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Normalized Difference Yellowness Index (NDYI), visualisation of blooming in an Amazonian tree species and canola crops

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General description of the script

Schizolobium parahyba is a species that is distributed in a large part of the Bolivian and South American Amazon. The flowering of this species is annual and coincides with the arrival of the boreal winter, dry season or time of less precipitation, between the months of May and July. Schizolobium parahyba is deciduous, can reach 40 metres in height, is heliophytic and has a large crown. It develops inflorescences with yellow petalled flowers which can be very prominent at flowering time, so much so that individual trees of the species can be detected in the visible spectrum with remote sensors like Sentinel-2. The flowering season of Schizolobium parahyba is closely associated with climate variations, therefore an alteration of its phenological cycle can be considered as an indicator of climate change [1].

The index (NDYI) was originally developed and applied to detect the flowering of canola crops as an alternative to the traditional indices used to measure the productivity of these crops, taking advantage of the high reflectivity in the blue and green bands of the yellow petals of their flowers [2]. This index was also used for mapping and tracing the changes in canola planting areas and yields in China from MODIS medium resolution sensor data [3].

To execute this script, Sentinel-2 L1C (Top-of-atmosphere reflectances) satellite images were used to find the ratio between blue and green band reflectances by means of the normalized difference yellowness index (NDYI), in order to discriminate and visualize more easily the flowering of individuals and populations of Schizolobium parahyba and canola crops and to relate their phenological cycles to climate change.

Applicability of the script

This script was applied for the discrimination and visualisation of the flowering of the species Schizolobium parahyba in the region of the Noel Kempff Mercado National Park in the department of Santa Cruz, Bolivia, and was also used in large canola crops regions during the flowering season in Canada and China. There is also the possibility of applying this script to the visualisation and discrimination of the flowering of other plant species in natural environments, as well as in other canola growing regions around the world.

False detection problems and limitations

  • There are limitations in terms of sensitivity due to the resolution and the mixture of pixels.
  • In some cases it is not possible to discriminate in early or late flowering stages of the Schizolobium parahyba species and canola crops
  • The ranges of NDYI values chosen as thresholds for the discrimination of flowering trees and the environment sometimes incorporate savannah vegetation and in other cases do not incorporate flowering trees that are in the process of greening
  • In some cases bare soil, unvegetated crop fields and roads are not discriminated.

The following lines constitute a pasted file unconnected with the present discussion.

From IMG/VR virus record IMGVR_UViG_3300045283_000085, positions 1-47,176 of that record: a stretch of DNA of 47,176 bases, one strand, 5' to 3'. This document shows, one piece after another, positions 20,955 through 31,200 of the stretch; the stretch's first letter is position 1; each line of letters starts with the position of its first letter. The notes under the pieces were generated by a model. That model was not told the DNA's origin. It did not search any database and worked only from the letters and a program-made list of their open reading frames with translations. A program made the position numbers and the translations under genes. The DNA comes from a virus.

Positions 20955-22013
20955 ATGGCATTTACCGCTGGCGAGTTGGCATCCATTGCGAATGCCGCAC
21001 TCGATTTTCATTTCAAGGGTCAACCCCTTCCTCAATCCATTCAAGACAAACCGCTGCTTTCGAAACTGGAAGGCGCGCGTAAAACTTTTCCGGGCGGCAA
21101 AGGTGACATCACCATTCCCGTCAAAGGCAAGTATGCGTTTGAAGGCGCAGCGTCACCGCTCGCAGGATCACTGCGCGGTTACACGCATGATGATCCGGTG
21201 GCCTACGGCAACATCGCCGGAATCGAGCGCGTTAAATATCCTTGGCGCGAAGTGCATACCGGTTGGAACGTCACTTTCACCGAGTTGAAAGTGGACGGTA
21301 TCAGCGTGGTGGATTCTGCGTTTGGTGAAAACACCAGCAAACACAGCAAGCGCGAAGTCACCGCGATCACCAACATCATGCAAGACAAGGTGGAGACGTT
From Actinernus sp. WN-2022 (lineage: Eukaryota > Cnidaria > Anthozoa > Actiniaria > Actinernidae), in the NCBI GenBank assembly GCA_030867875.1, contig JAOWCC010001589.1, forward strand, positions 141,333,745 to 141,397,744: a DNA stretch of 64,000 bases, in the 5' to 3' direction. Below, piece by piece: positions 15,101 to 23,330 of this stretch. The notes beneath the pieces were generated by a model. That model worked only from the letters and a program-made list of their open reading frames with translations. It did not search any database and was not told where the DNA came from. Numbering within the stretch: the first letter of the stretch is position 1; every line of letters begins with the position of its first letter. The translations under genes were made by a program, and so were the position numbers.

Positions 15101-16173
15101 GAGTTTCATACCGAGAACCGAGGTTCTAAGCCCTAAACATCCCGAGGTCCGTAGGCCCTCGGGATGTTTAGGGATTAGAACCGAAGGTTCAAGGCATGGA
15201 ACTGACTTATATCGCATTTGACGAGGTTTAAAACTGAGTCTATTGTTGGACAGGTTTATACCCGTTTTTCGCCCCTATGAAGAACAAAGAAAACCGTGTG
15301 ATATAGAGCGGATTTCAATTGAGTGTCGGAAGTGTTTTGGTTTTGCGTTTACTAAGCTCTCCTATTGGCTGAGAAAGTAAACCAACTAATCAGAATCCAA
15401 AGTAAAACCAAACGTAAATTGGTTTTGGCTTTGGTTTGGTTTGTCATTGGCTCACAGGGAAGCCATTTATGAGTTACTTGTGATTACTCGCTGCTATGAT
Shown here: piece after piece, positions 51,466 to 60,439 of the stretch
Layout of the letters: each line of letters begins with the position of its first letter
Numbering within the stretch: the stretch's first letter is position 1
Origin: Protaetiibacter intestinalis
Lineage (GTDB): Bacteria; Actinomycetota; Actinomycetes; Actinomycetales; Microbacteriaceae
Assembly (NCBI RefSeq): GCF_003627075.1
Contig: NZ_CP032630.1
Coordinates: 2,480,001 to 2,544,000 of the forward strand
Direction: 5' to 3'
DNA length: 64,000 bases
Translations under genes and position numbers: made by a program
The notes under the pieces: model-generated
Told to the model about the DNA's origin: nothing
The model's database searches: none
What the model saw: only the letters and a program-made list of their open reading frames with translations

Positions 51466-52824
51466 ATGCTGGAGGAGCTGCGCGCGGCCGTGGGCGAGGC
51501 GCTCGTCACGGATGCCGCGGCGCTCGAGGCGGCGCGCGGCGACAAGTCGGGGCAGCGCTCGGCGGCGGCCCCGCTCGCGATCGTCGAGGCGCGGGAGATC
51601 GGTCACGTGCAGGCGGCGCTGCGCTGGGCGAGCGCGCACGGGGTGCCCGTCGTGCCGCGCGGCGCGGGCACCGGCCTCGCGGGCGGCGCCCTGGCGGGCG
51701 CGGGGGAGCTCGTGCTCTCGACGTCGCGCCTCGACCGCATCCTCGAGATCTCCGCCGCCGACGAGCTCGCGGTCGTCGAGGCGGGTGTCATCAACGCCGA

How the script works

The script uses the Sentinel-2 blue and green bands (B02 and B03) as input data to calculate the normalised difference yellowness index (NDYI) with formula NDYI = ((B03 - B02) / (B03 + B02)). To discriminate and visualise the objects of interest, it was necessary to adjust the conditional NDVI value, empirically NDYI < 0.02 - 0.08 for in bloom trees, while for flowering canola crops NDYI < 0.08 - 0.13 showed to be adequate.

Description of representative images

Example 1

In the example below, the upper image shows the true colour composition of Huanchaca plateau and evergreen forest, in the Noel Kempff Mercado National Park, located in the northeast of the department of Santa Cruz, Bolivia. The trees in bloom are most likely of the species Schizolobium parahyba. The bottom image shows the result of the application of the script in solid yellow, highlighting the crowns of the individual trees. Image acquired on June 16, 2022.


Example 2

The upper image of the below example shows a true colour composite of an area near El Porvenir in the Velasco Province of the department of Santa Cruz, Bolivia. It shows populations of Schizolobium parahyba in bloom (locally known as Serebo). The bottom image shows the result of the application of the script in solid yellow. Image acquired on June 16, 2022.


Example 3

On the example below, the left image shows a true colour composite of an area in Haibei prefecture, one of the largest canola-producing regions in northern China [3]. The right image shows the classification of flowering canola crops, presented in solid yellow. Image acqired on September 12, 2017.


Example 4

On this example, the top image shows a true colour composite of an agricultural area in the province of Alberta, Canada. The bottom image shows the classification of flowering canola crops, presented in solid yellow. Image acquired on June 29, 2021


Author of the script

  • Mario Alberto Guzmán Soza


The formula for finding the normalized difference yellowness index (NDYI) was taken from the reference [2].


  • [1] Justiniano, M. J., Pariona, W., Fredericksen, T. S., & Nash, D. (2001). Ecología y silvicultura de especies menos conocidas: Serebó o Sombrerillo Schizolobium parahyba (Vell.) SF Blake Caesalpiniaceae (No. 634.973749 E19). Proyecto de Manejo Forestal Sostenible, Santa Cruz (Bolivia).
  • [2] Sulik, J. J. & Long, D. S. (2016). Spectral considerations for modeling yield of canola. Remote Sensing of Environment, 184, 161–174. doi:10.1016/j.rse.2016.06.016
  • [3] Zang, Y., Chen, X., Chen, J., Tian, Y., Shi, Y., Cao, X., Cui, X. (2020). Remote Sensing Index for Mapping Canola Flowers Using MODIS Data. Remote Sens. 12, 3912. doi:10.3390/rs12233912